Maitripa Institute Begins at Last
The new Advanced Buddhist Studies Program at Maitripa Institute has begun in Portland, Oregon. Namdrol Miranda Adams reports.
Speakers at the welcoming ceremony on Sunday, January 22, 2005, expressed great joy and excitement about the start of the program, with faith in the dream that this will be the seed for a fully accredited Buddhist university in the West..
The academic program started in earnest on Monday, January 23, with more than thirty students attending the first night of classes in Buddhist philosophy taught by Yangsi Rinpoche. The general feeling among the students was that of great excitement and joy, and even when presented with the rather daunting lists of translations, language texts, and philosophical commentaries, each student expressed sincere determination to see the program through to its end and to be a part of Maitripa’s first graduating class in 2009.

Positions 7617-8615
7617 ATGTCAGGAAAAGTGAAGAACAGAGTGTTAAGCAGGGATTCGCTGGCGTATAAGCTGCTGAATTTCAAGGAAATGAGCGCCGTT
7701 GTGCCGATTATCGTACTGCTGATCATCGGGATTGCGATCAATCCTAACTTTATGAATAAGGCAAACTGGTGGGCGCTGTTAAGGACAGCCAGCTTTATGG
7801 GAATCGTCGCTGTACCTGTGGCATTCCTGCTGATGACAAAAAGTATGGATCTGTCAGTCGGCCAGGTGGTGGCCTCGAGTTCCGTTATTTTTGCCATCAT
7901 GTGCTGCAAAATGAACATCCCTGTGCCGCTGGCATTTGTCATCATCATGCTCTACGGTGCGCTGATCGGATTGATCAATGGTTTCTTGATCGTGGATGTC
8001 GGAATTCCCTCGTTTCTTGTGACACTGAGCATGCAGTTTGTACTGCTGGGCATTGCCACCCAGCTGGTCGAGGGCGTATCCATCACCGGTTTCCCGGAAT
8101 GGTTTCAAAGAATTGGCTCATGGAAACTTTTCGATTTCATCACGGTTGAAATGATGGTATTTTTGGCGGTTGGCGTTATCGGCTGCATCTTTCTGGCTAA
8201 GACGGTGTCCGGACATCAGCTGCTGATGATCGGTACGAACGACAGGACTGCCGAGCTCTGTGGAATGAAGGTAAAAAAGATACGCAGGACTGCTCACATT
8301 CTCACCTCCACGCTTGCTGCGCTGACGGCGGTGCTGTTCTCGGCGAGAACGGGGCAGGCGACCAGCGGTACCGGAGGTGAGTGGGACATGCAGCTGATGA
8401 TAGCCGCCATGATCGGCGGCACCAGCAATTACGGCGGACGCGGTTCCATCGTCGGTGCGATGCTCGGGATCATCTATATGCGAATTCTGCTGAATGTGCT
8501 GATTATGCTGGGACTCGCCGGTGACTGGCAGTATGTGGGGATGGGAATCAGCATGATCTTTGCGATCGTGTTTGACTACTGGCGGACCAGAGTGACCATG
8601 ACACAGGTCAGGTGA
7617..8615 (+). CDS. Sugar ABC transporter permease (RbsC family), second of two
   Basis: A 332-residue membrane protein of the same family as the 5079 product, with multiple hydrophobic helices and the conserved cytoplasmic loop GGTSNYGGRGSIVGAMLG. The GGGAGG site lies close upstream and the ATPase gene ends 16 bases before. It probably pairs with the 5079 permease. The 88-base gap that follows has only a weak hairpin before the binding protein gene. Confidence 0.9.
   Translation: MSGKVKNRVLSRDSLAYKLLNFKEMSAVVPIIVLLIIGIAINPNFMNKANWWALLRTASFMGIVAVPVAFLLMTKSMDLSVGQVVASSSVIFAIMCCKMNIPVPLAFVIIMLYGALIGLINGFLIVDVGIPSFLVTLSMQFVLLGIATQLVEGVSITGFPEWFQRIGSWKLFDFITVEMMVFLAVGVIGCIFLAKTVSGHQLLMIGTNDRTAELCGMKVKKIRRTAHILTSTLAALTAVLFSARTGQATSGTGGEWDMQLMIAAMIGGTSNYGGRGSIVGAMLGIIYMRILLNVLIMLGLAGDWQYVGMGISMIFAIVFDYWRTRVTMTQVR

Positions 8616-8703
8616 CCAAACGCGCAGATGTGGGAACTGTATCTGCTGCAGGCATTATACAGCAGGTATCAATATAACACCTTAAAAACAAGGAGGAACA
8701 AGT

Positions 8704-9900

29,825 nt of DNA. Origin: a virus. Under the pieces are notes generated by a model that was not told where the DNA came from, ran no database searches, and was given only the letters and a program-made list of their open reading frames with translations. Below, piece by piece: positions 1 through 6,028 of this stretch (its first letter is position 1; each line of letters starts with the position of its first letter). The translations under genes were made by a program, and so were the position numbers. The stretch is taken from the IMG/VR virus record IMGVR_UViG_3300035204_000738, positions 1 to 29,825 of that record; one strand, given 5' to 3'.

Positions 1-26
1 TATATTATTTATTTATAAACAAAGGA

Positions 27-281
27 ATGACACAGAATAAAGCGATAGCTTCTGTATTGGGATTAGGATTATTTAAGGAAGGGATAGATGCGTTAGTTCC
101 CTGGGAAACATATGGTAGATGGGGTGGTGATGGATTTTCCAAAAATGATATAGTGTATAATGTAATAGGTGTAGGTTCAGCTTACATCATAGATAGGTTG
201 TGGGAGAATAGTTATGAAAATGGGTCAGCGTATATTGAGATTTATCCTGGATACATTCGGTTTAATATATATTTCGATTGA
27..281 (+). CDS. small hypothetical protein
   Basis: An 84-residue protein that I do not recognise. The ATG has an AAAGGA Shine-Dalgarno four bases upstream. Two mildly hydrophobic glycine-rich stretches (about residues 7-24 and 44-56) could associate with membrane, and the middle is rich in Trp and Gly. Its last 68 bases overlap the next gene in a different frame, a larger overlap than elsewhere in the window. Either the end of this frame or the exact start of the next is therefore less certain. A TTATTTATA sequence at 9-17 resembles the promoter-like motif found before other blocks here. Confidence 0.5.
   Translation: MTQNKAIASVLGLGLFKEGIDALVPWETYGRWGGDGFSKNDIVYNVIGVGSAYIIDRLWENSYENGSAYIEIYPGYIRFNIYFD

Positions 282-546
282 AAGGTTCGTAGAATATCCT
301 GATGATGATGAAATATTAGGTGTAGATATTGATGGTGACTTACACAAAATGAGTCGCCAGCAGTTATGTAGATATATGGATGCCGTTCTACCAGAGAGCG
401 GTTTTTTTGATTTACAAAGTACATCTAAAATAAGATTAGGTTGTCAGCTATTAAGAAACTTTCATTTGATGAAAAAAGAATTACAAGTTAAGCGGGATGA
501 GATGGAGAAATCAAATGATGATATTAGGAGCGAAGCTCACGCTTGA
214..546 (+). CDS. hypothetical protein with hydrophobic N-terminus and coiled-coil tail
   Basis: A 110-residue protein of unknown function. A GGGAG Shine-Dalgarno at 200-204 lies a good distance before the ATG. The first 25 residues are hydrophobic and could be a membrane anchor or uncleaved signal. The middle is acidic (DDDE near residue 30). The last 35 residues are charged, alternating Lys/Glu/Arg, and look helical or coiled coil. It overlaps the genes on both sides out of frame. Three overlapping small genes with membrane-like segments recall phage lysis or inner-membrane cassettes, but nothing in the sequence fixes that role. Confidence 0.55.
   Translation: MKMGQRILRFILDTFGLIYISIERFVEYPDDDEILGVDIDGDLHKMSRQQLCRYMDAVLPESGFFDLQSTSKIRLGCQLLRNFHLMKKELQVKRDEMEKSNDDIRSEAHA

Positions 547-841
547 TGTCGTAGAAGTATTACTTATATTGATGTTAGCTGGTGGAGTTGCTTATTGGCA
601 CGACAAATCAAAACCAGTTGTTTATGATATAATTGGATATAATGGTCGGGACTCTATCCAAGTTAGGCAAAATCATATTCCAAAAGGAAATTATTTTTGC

The Maitripa program is composed of a unique curriculum, combining scholarship, meditation, and community service as three aspects of a complete education in Buddhist studies. Students enrolled in the program will complete four years of Buddhist philosophy, history, literature, and language study under the leadership of the Maitripa faculty. In addition to their studies, students will engage in regular meditation practice and retreats on the subject matter. Finally, course participants will engage in social service projects of their own research and design as a method both of offering service to their local communities and taming their own minds.
In addition to the Advanced Buddhist Studies program, Maitripa Institute will be offering a spiritual program for the general public in its new facilities in the FPMT International Office building in Portland. The spiritual program will include traditional weekly Dharma teachings, tsog offerings on auspicious days, and visiting guest lamas, geshes, and Sangha.
The Institute is also organizing a three-week retreat with Yangsi Rinpoche during the summer program break, and plans to host a conference of geshes, scholars, and scientists on views of reality according to Buddhist teachings and modern Western scientific thought, as well as several other special events throughout the year.
This article is an excerpt of the full article printed in Mandala.